best place for buying mature fruit trees?

johnsalvoFebruary 23, 2009


I am looking to buy a few mature fruit trees I am not sure exactly what you would call them, the "ready made orchard" kind of things, large and leafed out enough to bear fruit the first year. They are difficult to find,at least for me, on the net. I need to buy them online and have them shipped out as I live rurally. I am looking to buy a few apples and maybe plums and need a good online source to get them from if anyone has some experience with them that would be great. Thanks very much.


Thank you for reporting this comment. Undo

Are you sure your name isn't Bill Gates? LOL
In my local nurseries potted fruit trees which are big enough and old enough to ripen fruit START at about $200-$300 each. Then, because they are in large pots if they are that old, you will need to figure out the shipping charges of the weight of a huge chunk of soil on top of that. Shipping a couple of bare root trees without soil is at least $20 to $30, so I would think large trees would be at least $100 to $150 shipping per tree, if not more!
And then your tag says you are in zone 3, so much of what is grown in the rest of the US won't make it where you are.

I think you would be a LOT better off going to the closest nursery and paying their delivery charges, or renting a u-haul yourself to bring the trees you select home yourself.

Or doing what most growers do, buying bareroot and let your tree grow into its space.

Carla in Sac

    Bookmark   February 23, 2009 at 2:02AM
Thank you for reporting this comment. Undo

Where are you located at?
We grow our trees and carry a inventory of 1" +/- caliper, many of these trees set fruit last year and are in a container,, But!, they weight close to 100 pounds so shipping them isn't the right thing to do. Most garden centers buy these and bump them into a larger container (24" box)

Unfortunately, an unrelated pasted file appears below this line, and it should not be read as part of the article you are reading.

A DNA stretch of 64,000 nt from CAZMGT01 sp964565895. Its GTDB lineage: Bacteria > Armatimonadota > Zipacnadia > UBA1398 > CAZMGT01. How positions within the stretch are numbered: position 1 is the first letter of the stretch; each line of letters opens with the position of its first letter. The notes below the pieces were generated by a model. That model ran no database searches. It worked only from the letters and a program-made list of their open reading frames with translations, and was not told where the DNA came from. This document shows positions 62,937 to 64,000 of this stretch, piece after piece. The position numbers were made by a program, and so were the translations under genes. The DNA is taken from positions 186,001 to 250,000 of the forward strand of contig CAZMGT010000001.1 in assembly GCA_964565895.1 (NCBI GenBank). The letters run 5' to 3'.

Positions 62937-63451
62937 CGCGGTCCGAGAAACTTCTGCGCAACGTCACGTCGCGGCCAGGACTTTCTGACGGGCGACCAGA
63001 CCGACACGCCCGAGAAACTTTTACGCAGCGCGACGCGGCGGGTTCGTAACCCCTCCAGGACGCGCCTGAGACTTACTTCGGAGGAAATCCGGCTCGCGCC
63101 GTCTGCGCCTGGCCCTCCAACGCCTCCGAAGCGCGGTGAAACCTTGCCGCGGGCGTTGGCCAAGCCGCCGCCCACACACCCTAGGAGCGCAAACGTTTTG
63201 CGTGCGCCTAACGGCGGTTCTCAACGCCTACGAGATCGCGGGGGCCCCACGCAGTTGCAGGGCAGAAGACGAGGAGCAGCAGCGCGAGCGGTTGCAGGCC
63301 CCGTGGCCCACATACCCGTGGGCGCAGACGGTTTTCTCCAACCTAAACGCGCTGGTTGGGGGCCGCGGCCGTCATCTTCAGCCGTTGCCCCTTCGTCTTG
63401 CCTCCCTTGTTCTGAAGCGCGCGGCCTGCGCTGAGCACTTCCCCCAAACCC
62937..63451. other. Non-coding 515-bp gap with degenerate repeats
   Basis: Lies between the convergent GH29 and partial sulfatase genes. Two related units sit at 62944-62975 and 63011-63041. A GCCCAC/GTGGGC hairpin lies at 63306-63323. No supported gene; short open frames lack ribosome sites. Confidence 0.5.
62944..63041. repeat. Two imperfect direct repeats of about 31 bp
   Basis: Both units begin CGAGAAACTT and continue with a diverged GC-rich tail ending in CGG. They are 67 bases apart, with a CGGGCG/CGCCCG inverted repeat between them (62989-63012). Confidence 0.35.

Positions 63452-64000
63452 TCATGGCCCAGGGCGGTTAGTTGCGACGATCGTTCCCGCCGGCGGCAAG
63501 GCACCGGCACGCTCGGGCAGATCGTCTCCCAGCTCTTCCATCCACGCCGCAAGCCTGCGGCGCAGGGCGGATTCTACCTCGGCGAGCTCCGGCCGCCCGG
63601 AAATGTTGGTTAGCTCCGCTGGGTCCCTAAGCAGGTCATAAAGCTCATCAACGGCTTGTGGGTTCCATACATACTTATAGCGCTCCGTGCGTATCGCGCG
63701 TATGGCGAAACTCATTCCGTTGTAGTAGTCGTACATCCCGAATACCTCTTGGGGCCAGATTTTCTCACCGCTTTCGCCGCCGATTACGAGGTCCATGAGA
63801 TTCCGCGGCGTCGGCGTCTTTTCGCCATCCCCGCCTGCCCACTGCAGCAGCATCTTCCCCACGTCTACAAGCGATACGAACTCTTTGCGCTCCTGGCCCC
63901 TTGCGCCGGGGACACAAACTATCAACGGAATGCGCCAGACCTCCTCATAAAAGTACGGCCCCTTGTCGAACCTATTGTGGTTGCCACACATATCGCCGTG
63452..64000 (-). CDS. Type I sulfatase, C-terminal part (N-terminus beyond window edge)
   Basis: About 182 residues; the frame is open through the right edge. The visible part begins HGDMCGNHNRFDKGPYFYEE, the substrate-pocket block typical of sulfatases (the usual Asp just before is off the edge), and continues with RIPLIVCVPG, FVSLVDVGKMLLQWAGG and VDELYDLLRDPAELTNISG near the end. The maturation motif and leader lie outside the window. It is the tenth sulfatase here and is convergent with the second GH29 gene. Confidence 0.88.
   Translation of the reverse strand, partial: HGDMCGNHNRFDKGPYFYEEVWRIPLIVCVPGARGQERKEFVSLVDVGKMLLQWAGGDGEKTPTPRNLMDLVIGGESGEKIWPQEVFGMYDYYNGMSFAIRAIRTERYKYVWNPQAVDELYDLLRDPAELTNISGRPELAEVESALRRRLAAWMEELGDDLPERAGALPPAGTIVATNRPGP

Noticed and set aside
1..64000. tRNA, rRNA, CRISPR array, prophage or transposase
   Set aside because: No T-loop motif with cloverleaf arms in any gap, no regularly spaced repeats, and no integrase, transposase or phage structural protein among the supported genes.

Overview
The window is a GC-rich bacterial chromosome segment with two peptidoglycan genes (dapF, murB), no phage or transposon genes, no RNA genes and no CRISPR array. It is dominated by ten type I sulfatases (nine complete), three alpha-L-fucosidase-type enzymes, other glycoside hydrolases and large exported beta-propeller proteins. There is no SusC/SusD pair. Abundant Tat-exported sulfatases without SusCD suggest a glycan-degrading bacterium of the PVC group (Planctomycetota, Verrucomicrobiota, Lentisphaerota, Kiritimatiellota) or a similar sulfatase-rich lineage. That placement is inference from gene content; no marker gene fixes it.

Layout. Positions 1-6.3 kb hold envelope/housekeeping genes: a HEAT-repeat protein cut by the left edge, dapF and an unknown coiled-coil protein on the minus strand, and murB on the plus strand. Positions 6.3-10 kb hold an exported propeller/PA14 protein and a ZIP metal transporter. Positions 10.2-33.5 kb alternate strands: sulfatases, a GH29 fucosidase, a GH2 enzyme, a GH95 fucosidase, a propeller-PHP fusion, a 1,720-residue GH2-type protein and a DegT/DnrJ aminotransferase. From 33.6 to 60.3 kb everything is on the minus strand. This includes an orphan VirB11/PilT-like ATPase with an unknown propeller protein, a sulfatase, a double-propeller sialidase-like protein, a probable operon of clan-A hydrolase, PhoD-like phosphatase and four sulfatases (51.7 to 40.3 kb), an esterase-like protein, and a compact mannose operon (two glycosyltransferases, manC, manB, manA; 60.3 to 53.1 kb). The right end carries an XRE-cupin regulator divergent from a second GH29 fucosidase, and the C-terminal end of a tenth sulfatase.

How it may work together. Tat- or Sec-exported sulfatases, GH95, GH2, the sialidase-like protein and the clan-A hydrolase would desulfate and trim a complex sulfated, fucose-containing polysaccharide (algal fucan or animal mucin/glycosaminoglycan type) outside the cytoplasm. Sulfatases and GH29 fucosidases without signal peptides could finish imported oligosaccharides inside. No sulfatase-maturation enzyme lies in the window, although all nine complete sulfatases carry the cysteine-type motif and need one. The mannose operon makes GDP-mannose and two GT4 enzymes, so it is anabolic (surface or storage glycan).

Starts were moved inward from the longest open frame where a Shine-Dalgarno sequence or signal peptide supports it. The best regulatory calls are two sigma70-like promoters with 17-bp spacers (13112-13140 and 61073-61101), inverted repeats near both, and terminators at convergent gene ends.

Here is a link that might be useful: RSI Growers

    Bookmark   February 23, 2009 at 8:39AM
Thank you for reporting this comment. Undo

Invariably the small trees will catch up. A two to three year old tree is the best bang for the buck. Older trees are just a bunch of supporting trunk and stems.
The real object is to get a good root system and a two year old tree has the most of that, 'make sure you get it at a local nursery in the sawdust, and not those pathetic 'plastic bagged' things at the big box outlets.
Plastic Bagged trees ahve about 90% of the roots cut off prior to shipping.
You get the pretty picture on the plastic bag.
Buying an older tree will give you a big trunk to look at, but unless you have $ to burn, you won't get a deal
To actually move a large older tree correctly would cost over $200, easily, and probably a lot more, with labor and the large equipment to do it right.

    Bookmark   February 23, 2009 at 12:08PM
Thank you for reporting this comment. Undo

Hi John, your best price would be at a local nursery if you can find one that sells mature trees. Most of the online nurseries that sell mature trees only sell them locally even if they list them on their site with few exception.
I prefer to buy them small so I can prune and shape them to my needs but here are a few suggestions.